Multi-Pixel Photon Counter (MPPC)

Report
Integration of SiPM in a high-pressure noble gas
scintillation detector for homeland security
Romualdo Santoro
Università dell’Insubria
M. Caccia, V. Chmill, S. Martemiyanov – Insubria
R. Chandra, G. Davatz, U. Gendotti – Arktis
MODES_SNM

Approved by the European Commission within
the Framework Program 7

Modular Detector System for Special Nuclear Material
The Main Goal is the development of a system
with detection capabilities of “difficult to detect
radioactive sources and special nuclear materials”
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Neutron detection with high γ rejection power
γ-rays spectrometry
Other requirements
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Mobile system
Scalability and flexibility to match a specific
monitoring scenario
Remote control, to be used in covert operations
R. Santoro
13th Topical Seminar on Innovative Particle and Radiation Detectors
(IPRD13) 7-10 Oct. 2013, Siena, Italy
2
Baseline technology


The Arktis technologies is based on the use of 4He
for the neutrons detection
The main key features of 4He

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Reasonably high cross section for n elastic scattering
Good scintillating properties
Two component decays, with τ at the ns and μs levels
Cheaper and easier to be procured wrt 3He

44 cm diameter x 47 cm sensitive length

180 bar 4He sealed system maintaining
gas purity
Topical Seminar on Innovative Particle and Radiation Detectors
R. Santoro et al., 2012 JINST13th
R. Chandra
7 C03035
(IPRD13) 7-10 Oct. 2013, Siena, Italy
3
MODES_SNM System overview
With γ-ray
spectroscopy
capability
Modular system optimized for:
 Fast neutron (4He)
 Thermal neutron (4He with Li
converter)
 Gamma (Xe)
All components are being integrated,
we are approaching the
commissioning and qualification phase
R. Santoro
13th Topical Seminar on Innovative Particle and Radiation Detectors
(IPRD13) 7-10 Oct. 2013, Siena, Italy
4
MODES_SNM R&D


The project baseline is based on PMTs coupled with scintillating material
R&D activities was planned since the beginning to investigate the possibility of
using SiPM as light detector

Why SiPM is so appealing?
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high sensitivity (single photon discrimination)
compactness, robustness,
low operating voltage and power consumption
low cost
R. Santoro
13th Topical Seminar on Innovative Particle and Radiation Detectors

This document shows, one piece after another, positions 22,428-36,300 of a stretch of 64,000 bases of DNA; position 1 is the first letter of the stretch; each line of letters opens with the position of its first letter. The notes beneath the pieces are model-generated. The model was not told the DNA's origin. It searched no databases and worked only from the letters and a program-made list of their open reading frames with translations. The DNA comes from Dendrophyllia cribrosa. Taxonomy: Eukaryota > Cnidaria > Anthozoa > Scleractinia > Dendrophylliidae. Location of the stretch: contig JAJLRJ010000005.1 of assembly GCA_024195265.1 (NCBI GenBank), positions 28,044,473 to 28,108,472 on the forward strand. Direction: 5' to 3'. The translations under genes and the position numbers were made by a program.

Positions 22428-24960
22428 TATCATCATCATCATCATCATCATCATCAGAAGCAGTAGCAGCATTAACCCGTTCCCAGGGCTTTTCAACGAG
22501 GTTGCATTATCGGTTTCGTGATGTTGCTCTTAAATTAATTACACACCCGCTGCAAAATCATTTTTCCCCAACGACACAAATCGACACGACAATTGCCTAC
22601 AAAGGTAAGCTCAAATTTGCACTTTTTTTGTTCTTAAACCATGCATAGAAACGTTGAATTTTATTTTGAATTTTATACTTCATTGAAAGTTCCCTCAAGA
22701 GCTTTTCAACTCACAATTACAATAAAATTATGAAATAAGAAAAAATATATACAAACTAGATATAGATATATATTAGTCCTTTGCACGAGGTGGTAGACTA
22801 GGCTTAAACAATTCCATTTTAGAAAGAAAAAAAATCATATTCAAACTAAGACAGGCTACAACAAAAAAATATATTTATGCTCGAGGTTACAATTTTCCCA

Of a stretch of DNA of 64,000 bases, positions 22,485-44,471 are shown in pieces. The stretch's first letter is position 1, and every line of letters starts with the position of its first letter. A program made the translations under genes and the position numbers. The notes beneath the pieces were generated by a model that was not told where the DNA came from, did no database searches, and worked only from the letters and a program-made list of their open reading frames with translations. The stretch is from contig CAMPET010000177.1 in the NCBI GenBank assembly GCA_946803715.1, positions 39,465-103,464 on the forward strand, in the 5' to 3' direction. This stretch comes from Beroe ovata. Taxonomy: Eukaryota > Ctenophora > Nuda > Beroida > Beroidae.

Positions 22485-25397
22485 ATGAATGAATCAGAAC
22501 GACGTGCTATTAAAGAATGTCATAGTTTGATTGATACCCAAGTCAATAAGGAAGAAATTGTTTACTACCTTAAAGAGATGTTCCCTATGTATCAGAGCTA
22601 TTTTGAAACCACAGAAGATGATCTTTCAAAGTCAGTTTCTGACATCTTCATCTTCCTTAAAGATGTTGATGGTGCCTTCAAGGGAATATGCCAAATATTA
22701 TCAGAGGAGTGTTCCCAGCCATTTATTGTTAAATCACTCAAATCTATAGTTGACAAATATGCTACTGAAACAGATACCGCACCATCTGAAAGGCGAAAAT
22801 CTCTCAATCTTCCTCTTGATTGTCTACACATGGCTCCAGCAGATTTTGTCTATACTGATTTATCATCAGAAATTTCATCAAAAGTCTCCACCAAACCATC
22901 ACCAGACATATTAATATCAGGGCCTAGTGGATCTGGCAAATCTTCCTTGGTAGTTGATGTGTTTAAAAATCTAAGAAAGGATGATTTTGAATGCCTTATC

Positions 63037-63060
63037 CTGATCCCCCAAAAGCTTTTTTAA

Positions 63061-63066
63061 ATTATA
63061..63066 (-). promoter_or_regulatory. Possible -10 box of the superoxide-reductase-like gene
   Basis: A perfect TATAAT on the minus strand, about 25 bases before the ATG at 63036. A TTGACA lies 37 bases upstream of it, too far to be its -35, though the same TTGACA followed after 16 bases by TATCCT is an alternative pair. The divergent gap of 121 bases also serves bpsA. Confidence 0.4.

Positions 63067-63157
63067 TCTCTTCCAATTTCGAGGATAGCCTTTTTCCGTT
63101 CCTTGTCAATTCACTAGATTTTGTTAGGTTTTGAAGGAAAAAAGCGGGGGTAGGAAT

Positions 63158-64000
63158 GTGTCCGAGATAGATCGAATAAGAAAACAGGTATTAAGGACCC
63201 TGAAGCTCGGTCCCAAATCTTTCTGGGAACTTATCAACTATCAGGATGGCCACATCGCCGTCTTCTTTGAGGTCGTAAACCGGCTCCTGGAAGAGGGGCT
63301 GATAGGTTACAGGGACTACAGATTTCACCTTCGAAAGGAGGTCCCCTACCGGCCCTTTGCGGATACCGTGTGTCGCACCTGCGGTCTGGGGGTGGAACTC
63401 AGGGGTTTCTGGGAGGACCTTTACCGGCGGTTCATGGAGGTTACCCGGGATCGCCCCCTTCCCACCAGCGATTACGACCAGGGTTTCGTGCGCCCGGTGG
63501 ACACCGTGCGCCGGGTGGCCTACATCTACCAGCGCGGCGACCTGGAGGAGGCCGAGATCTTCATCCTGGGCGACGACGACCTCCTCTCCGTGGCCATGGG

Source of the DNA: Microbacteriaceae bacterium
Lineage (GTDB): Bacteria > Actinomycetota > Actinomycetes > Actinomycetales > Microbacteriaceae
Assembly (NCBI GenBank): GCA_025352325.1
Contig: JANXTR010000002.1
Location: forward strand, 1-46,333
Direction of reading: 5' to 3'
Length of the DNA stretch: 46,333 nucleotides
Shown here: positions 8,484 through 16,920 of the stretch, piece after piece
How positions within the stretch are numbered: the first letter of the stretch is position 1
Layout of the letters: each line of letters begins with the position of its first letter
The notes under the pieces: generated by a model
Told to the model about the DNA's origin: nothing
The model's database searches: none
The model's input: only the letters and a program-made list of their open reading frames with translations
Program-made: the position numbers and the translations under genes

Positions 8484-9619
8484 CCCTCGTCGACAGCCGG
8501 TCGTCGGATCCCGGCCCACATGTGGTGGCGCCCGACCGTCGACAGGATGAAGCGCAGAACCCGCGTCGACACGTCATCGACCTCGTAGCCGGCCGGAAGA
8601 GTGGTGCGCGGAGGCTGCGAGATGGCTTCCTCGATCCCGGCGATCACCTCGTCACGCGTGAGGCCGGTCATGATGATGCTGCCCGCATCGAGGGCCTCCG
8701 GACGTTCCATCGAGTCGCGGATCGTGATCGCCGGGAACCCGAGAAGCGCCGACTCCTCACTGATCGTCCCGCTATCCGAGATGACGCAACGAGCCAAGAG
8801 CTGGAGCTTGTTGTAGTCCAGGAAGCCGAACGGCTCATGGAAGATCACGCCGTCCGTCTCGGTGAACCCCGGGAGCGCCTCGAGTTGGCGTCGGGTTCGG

(IPRD13) 7-10 Oct. 2013, Siena, Italy
5
SiPM
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SiPM is a High density (~103/mm2 ) matrix of diodes with a common
output, working in Geiger-Müller regime
Common bias is applied to all cells (few % over breakdown voltage)
Each cell has its own quenching resistor (from 100kΩto several MΩ)
When a cell is fired an avalanche starts with a multiplicative factor of
about 105-106
The output is a fast signal (Trise~ ns; Tfall ~ 50 ns) sum of signals
produced by individual cells
SiPM works as an analog photon detector
Signals from SiPM
R. Santoro
13th Topical Seminar on Innovative Particle and Radiation Detectors
(IPRD13) 7-10 Oct. 2013, Siena, Italy
6
SiPM






SiPM is a High density (~103/mm2 ) matrix of diodes with a common
output, working in Geiger-Müller regime
Common bias is applied to all cells (few % over breakdown voltage)
Each cell has its own quenching resistor (from 100kΩto several MΩ)
When a cell is fired an avalanche starts with a multiplicative factor of
about 105-106
The output is a fast signal (Trise~ ns; Tfall ~ 50 ns) sum of signals
produced by individual cells
SiPM works as an analog photon detector
The selected device is a large area (13.6 x 14.3
mm2) monolithic array of SiPM units produced
by Hamamatsu: S11829-3344M
R. Santoro
13th Topical Seminar on Innovative Particle and Radiation Detectors
(IPRD13) 7-10 Oct. 2013, Siena, Italy
7
Lab charcterization to fullfill the simulation hints
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Minimum detectable light
Detector sensitivity (i.e. S/N or capability to
discriminate an “event” against noise )
Model developed by
Arktis
We expect 255 photons / matrix for 100 keV
deposited energy assuming the 95% of reflectivity
R. Santoro
13th Topical Seminar on Innovative Particle and Radiation Detectors
(IPRD13) 7-10 Oct. 2013, Siena, Italy
8
Lab charcterization to fullfill the simulation hints

Firing the matrix with a calibrated photon flux, we measured the minimum
detectable light a two different temperatures (different performances due to
a combined effect of increased noise and gain drift)
≈ 250 ph @ 25°C
≈ 60 ph @ 21.6°C
We expect 255 photons / matrix for 100 keV
deposited energy assuming the 95% of reflectivity
R. Santoro
13th Topical Seminar on Innovative Particle and Radiation Detectors
(IPRD13) 7-10 Oct. 2013, Siena, Italy
9
Experimental set-up for proof of principle

A short tube (19 cm) used for the proof of
principle

Filled with 4He at 140 bar, an integrated